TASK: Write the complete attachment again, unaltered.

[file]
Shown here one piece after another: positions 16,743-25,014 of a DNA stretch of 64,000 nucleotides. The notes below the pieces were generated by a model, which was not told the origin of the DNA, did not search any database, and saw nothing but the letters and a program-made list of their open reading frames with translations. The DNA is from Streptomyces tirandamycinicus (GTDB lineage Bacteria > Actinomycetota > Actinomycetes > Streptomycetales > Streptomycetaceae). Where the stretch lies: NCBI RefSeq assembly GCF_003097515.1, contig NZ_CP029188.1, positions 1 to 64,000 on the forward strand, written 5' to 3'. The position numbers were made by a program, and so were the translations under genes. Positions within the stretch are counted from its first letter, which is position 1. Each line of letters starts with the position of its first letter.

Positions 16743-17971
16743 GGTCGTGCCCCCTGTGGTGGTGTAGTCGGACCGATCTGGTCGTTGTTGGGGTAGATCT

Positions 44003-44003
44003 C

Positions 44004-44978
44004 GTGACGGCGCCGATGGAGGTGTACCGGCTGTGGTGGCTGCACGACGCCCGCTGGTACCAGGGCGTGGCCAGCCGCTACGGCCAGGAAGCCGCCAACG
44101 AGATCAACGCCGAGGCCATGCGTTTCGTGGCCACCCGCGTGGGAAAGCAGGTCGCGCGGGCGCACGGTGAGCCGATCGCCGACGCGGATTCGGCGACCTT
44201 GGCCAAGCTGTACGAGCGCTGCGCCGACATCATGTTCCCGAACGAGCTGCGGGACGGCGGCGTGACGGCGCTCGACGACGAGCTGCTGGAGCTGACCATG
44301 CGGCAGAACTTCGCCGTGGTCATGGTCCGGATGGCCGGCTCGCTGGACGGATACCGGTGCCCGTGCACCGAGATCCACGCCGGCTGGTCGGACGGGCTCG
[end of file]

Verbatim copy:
Shown here one piece after another: positions 16,743-25,014 of a DNA stretch of 64,000 nucleotides. The notes below the pieces were generated by a model, which was not told the origin of the DNA, did not search any database, and saw nothing but the letters and a program-made list of their open reading frames with translations. The DNA is from Streptomyces tirandamycinicus (GTDB lineage Bacteria > Actinomycetota > Actinomycetes > Streptomycetales > Streptomycetaceae). Where the stretch lies: NCBI RefSeq assembly GCF_003097515.1, contig NZ_CP029188.1, positions 1 to 64,000 on the forward strand, written 5' to 3'. The position numbers were made by a program, and so were the translations under genes. Positions within the stretch are counted from its first letter, which is position 1. Each line of letters starts with the position of its first letter.

Positions 16743-17971
16743 GGTCGTGCCCCCTGTGGTGGTGTAGTCGGACCGATCTGGTCGTTGTTGGGGTAGATCT

Positions 44003-44003
44003 C

Positions 44004-44978
44004 GTGACGGCGCCGATGGAGGTGTACCGGCTGTGGTGGCTGCACGACGCCCGCTGGTACCAGGGCGTGGCCAGCCGCTACGGCCAGGAAGCCGCCAACG
44101 AGATCAACGCCGAGGCCATGCGTTTCGTGGCCACCCGCGTGGGAAAGCAGGTCGCGCGGGCGCACGGTGAGCCGATCGCCGACGCGGATTCGGCGACCTT
44201 GGCCAAGCTGTACGAGCGCTGCGCCGACATCATGTTCCCGAACGAGCTGCGGGACGGCGGCGTGACGGCGCTCGACGACGAGCTGCTGGAGCTGACCATG
44301 CGGCAGAACTTCGCCGTGGTCATGGTCCGGATGGCCGGCTCGCTGGACGGATACCGGTGCCCGTGCACCGAGATCCACGCCGGCTGGTCGGACGGGCTCG